Going to the dentist shouldn’t be stressful.
Help your child have a great time by bringing them to Aspen Hill Smiles for their first visit!
First visits can be stressful– but they don’t have to be.
How can I prepare for my child’s first dental visit?
According to AAPD (American Academy of Pediatric Dentistry) guidelines, infants should initially visit the dentist around the time of their first birthday. First visits can be stressful for parents, especially for parents who have dental phobias themselves.
It is imperative for parents to continually communicate positive messages about dental visits (especially the first one), and to help the child feel as happy as possible about visiting the dentist.
Additional tips for your child’s first visit:
Other children can distract the parent and cause the infant to fuss. Leaving other children at home (when possible) makes the first visit less stressful for all concerned.
Dentists and staff are trained to avoid the use of threatening language like “drills,” “needles,” “injections,” and “bleeding.” It is imperative for parents to use positive language when speaking about dental treatment with their child.
It is important to explain the purposes of the dental visit in a positive way. Explaining that the dentist “helps keep teeth healthy” is far better than explaining that the dentist “is checking for tooth decay and might have to drill the tooth if decay is found.”
Anxiety can be vastly reduced if the child knows what to expect. Age-appropriate books about visiting the dentist can be very helpful in making the visit seem fun. Here is a list of parent and dentist-approved books:
- The Berenstain Bears Visit the Dentist – by Stan and Jan Berenstain.
- Show Me Your Smile: A Visit to the Dentist – Part of the “Dora the Explorer” Series.
- Going to the Dentist – by Anne Civardi.
- Elmo Visits the Dentist – Part of the “Sesame Street” Series.
There are several goals for the first dental visit. First, the dentist and the child need to get properly acquainted. Second, the dentist needs to monitor tooth and jaw development to get an idea of the child’s overall health history. Third, the dentist needs to evaluate the health of the existing teeth and gums. Finally, the dentist aims to answer questions and advise parents on how to implement a good oral care regimen.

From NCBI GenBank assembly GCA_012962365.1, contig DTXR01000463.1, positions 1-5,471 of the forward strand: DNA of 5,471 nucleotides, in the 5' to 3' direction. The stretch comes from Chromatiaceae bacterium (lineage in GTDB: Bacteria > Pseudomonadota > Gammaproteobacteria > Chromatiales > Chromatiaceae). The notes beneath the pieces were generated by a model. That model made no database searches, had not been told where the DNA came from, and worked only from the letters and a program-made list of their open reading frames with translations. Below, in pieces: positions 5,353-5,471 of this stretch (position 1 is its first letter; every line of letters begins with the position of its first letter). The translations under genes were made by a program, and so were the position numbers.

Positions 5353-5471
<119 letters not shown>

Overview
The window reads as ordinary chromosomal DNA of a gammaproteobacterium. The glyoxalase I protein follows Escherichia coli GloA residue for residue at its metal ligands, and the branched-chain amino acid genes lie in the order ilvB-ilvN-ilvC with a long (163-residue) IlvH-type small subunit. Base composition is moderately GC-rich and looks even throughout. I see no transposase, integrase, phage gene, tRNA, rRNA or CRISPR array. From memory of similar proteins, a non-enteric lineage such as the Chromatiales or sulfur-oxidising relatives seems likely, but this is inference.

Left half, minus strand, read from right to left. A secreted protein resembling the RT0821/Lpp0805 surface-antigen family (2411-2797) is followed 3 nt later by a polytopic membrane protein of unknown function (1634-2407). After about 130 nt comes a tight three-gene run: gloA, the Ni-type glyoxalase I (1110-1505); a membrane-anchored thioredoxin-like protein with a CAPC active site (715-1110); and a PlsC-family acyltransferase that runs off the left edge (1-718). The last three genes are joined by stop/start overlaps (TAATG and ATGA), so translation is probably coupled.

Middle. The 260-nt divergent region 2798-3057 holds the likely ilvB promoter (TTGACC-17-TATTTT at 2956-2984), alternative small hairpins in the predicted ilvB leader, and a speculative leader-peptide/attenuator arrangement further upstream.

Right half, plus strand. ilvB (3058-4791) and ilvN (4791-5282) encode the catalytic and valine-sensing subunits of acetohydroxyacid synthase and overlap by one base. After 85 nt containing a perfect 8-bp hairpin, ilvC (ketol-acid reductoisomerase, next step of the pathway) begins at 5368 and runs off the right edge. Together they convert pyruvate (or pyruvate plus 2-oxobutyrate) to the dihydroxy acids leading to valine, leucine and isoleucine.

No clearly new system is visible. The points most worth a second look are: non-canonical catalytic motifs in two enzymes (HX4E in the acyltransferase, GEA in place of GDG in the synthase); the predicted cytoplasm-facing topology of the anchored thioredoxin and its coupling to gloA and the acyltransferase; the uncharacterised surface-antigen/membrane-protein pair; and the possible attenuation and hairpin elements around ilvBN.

The following sequence of events is typical of an initial “well baby checkup”:
- Dental staff will greet the child and parents.
- The infant/family health history will be reviewed (this may include questionnaires).
- The dentist will address parental questions and concerns.
- More questions will be asked, generally pertaining to the child’s oral habits, pacifier use, general development, tooth alignment, tooth development, and diet.
- The dentist will provide advice on good oral care, how to prevent oral injury, fluoride intake, and sippy cup use.
- The infant’s teeth will be examined. Generally, the dentist and parent sit facing each other. The infant is positioned so that his or her head is cradled in the dentist’s lap. This position allows the infant to look at the parent during the examination.
- Good brushing and flossing demonstrations will be provided.
- The state of the child’s oral health will be described in detail, and specific recommendations will be made. Recommendations usually relate to oral habits, appropriate toothpastes and toothbrushes for the child, orthodontically correct pacifiers, and diet.
- The dentist will detail which teeth may appear in the following months.
- The dentist will outline an appointment schedule and describe what will happen during the next appointment.